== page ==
We get asked to produce one off Hoardings regularly – some are very simple signs advertising an event, a forthcoming site or for brand reinforcement. Because we can install a mixture of cut vinyl, printed and contour cut vinyl as well as mounted panels our clients get a totally flexible approach – which brings with it the attitude towards exterior hoardings that we apply to all the work we do. Can we make it better, is there a more effective way to approach a particular problem or can we offer suggestions that make something work better.
Many of the huge hoardings you pass as you go through Milton Park have been manufactured and installed by carbon colour for MEPC the owners of the park. The wind breaks under the tent are a perfect example of how all the processes we offer can be brought together and used to good effect. Whilst the big blue hoardings on the first roundabout have been made to last and cope with the ravages of the Oxfordshire weather.
when it comes to T Towel packaging, carbon colour can help with selecting the right material to compliment your product, advise on size, content and use of illustration or photography.
Or if you need some further help our studio can design and produce ideas for you, whether its a belly band, sleeve or packet – or if you prefer we can work with your artwork as long as it’s supplied in a suitable format.
We can offer lots of other options to help you create custom packaging for your products, from the simplest plastic sleeve with an inlay to the wrap around which continues to be a very popular solution.
Wrap around belly bands for T Towels and other products can be made to almost any size and branded with your logo in a very short period of time.
Carbon colour can help with other packaging options and we can source a whole range of things which can include printed bags, carton gift boxes with windows, pillow boxes, hanging tags, window mobiles, shelf strips and pack inlays etc.
For the past ten years we have worked with the Museum of Oxford – producing exhibition panels and background materials for many of their most popular events.
Opened in 1975 it immediately intrigued locals and visitors to the city with the story of Oxford and how it has developed. Bringing together a diverse collection, everything from Roman pottery to marmalade jars, the Museum of Oxford weaves the story of the city from the prehistoric to the modern day.
The Museum of the History of Science houses an unrivalled collection of early scientific instruments in the world’s oldest surviving purpose-built museum building, the Old Ashmolean on Broad Street, Oxford.
Both a department of the University of Oxford and an active public museum, they offer a programme of family-friendly events, gallery tours, table talks and much more, along with taught sessions for schools.
We were commissioned to mount a large Jackson Pollock print which had been purchased from Modern Art Oxford – initially onto Foamex to maintain its stability and then to oversee its installation into a private house in Oxford.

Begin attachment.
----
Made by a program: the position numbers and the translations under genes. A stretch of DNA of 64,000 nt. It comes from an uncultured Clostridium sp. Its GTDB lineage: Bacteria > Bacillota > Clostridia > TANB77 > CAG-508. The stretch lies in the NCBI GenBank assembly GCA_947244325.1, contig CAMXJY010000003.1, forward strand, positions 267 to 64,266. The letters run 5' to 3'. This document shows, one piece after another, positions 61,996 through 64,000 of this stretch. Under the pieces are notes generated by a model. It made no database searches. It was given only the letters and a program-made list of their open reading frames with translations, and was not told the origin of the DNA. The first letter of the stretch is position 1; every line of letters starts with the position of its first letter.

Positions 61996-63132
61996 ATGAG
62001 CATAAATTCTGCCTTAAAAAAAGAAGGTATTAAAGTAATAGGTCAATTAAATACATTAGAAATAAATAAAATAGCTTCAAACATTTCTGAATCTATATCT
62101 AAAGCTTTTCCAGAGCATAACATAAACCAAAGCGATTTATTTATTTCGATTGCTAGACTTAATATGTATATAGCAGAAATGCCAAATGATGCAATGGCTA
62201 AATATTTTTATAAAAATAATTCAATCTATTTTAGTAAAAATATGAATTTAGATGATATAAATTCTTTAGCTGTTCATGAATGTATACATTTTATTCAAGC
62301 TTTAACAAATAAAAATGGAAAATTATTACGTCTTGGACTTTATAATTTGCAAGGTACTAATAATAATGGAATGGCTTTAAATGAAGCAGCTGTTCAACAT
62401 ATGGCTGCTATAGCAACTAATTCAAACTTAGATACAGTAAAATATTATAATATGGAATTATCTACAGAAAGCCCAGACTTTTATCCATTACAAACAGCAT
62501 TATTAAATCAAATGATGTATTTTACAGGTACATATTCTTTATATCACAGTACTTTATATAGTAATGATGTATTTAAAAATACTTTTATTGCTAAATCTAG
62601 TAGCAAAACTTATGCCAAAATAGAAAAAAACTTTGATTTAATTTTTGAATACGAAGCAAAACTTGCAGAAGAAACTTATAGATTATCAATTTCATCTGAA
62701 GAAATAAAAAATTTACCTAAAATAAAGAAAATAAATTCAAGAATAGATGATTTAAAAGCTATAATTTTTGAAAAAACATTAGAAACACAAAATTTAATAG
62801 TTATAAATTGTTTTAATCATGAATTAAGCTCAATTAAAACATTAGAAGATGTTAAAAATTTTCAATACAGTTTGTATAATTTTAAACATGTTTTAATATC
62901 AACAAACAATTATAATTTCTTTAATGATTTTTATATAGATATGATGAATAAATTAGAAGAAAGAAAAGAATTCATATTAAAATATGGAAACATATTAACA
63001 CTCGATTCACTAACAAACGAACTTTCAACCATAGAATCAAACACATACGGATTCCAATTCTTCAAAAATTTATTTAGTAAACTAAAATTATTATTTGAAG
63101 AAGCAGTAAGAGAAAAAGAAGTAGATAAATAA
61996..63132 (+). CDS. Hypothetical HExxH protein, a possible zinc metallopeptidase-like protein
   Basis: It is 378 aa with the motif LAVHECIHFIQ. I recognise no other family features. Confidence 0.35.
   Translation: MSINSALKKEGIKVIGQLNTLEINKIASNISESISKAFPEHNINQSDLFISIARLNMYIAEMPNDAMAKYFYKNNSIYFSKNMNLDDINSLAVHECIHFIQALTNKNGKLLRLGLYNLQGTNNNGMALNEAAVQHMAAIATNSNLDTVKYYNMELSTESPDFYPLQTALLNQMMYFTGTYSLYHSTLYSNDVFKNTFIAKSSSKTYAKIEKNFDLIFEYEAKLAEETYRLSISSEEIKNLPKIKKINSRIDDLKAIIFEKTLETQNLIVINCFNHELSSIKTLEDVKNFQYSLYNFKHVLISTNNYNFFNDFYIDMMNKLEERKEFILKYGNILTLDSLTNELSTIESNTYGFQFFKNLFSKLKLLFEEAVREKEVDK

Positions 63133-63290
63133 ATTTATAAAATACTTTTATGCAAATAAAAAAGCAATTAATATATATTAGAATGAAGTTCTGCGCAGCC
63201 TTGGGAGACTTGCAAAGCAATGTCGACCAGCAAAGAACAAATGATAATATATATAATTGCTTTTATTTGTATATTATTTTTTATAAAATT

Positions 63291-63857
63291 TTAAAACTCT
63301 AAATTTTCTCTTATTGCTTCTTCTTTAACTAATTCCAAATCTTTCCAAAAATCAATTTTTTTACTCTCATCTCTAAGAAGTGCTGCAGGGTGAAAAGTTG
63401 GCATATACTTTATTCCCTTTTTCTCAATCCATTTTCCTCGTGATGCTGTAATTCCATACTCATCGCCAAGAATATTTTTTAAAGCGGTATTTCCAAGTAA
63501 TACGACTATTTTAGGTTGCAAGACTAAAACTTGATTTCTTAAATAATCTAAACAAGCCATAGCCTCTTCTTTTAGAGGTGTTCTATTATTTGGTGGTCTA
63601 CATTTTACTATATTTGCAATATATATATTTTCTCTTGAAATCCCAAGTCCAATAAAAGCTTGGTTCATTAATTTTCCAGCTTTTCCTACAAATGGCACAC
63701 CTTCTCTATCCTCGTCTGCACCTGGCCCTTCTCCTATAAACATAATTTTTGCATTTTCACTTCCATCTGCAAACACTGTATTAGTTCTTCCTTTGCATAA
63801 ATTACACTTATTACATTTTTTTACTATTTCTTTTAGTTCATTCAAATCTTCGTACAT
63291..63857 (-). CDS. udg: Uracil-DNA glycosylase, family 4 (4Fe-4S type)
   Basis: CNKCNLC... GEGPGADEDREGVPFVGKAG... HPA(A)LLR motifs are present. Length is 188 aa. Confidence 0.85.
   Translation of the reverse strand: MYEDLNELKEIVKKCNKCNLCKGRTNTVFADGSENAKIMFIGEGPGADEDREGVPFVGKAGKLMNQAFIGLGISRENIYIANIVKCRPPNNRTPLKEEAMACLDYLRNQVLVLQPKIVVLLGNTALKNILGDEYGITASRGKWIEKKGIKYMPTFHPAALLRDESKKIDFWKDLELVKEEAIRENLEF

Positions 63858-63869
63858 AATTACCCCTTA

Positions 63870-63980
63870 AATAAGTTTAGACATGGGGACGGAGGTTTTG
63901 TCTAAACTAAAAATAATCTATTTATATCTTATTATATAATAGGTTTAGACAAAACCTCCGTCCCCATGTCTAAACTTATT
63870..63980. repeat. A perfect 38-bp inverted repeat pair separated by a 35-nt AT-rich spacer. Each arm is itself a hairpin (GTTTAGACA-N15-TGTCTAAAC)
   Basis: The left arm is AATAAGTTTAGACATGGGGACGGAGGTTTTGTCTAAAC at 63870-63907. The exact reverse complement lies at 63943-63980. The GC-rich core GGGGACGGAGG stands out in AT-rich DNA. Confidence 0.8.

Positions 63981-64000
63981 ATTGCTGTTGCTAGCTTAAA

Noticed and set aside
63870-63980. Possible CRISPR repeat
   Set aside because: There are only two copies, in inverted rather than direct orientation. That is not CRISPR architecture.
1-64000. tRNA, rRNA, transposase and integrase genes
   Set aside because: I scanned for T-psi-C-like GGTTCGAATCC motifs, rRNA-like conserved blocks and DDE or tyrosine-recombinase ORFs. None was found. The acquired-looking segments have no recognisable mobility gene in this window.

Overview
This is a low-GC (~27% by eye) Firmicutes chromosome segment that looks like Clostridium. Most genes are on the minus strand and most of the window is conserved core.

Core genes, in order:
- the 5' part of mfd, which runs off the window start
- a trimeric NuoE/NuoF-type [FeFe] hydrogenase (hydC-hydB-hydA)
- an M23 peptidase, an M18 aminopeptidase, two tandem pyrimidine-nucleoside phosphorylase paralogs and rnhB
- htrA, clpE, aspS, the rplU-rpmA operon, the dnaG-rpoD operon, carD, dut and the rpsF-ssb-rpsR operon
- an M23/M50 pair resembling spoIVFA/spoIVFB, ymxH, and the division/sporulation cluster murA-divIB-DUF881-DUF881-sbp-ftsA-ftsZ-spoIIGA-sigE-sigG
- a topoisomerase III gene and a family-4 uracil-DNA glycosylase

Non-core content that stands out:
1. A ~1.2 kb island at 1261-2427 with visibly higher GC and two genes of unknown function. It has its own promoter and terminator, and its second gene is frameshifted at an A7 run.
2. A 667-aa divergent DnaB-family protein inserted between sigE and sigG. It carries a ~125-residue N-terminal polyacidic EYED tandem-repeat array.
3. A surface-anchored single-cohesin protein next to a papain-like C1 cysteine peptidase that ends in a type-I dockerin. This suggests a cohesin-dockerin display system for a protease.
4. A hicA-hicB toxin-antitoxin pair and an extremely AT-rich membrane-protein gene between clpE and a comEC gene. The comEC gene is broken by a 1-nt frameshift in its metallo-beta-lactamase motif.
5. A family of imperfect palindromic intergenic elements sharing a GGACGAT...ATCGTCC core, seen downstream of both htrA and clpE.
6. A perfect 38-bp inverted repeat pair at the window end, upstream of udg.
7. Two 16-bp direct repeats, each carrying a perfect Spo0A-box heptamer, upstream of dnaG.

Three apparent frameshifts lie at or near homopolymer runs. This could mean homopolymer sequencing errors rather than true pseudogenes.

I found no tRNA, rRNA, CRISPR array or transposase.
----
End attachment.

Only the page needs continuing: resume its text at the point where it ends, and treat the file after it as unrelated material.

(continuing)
Modern Art Oxford is an art gallery established in 1965 in Oxford, England. From 1965 to 2002, it was called The Museum of Modern Art, Oxford, a visual art gallery devoted to presenting exhibitions of modern and contemporary art. They have a national and international reputation for the quality of exhibitions and accompanying community and education programme. Funded primarily by Arts Council England, all of their exhibitions and many of the events, activities and workshops are free for visitors.
The present Ashmolean was created in 1908 by combining two ancient Oxford institutions: the University Art Collection and the original Ashmolean Museum. The older partner in this merger, the University Art Collection, was based for many years in what is now the Upper Reading Room in the Bodleian Library. The collection began modestly in the 1620’s with a handful of portraits and curiosities displayed in a small room on the upper floor. In 1636 and 1657, Archbishop Laud and Ralph Freke added notable collections of coins and medals, later installed in a strong room of their own and now incorporated into the Ashmolean coin collection.
The objects of curiosity included Guy Fawkes’ lantern and a sword said to have been given by the Pope to Henry VIII, both now in the Ashmolean, as well as a number of more exotic items, including Jacob’s Coat of Many Colours, long since lost. However, as there was a museum for curiosities of this kind in the University Anatomy Theatre, objects like this tended to go there or to the Ashmolean, after it opened in 1683, leaving the Bodleian gallery to develop as a museum of art.
For one day only in 2010 the Bodleian Library put on display a selection of items from its collections relating to Lewis Caroll’s Alice in Wonderland.
The event was part of Oxford’s Alice’s Day celebrations. Items on show include twelve Alice in Wonderland illustrations with original woodcuts and an original etching by Salvador Dali dating 1969. Also on display will be a printing plate for The Mouse’s Tale, a poem by Caroll, from c.1890, kindly lent by the Oxford University Press archive and a selection of earliest editions of Alice in Wonderland.selection of items from its collections relating to Lewis Caroll’s Alice in Wonderland.
The display included a first edition printed by Oxford University Press in 1865 which was withdrawn by Carroll because the book’s illustrator, John Tenniel, found the printing unsatisfactory. Other early editions of the work were also on display including the first American publication from 1866.
Other events were also held in the Ashmolean Museum, Botanic Garden, Christ Church, Museum of History of Science and the Museum of Natural History.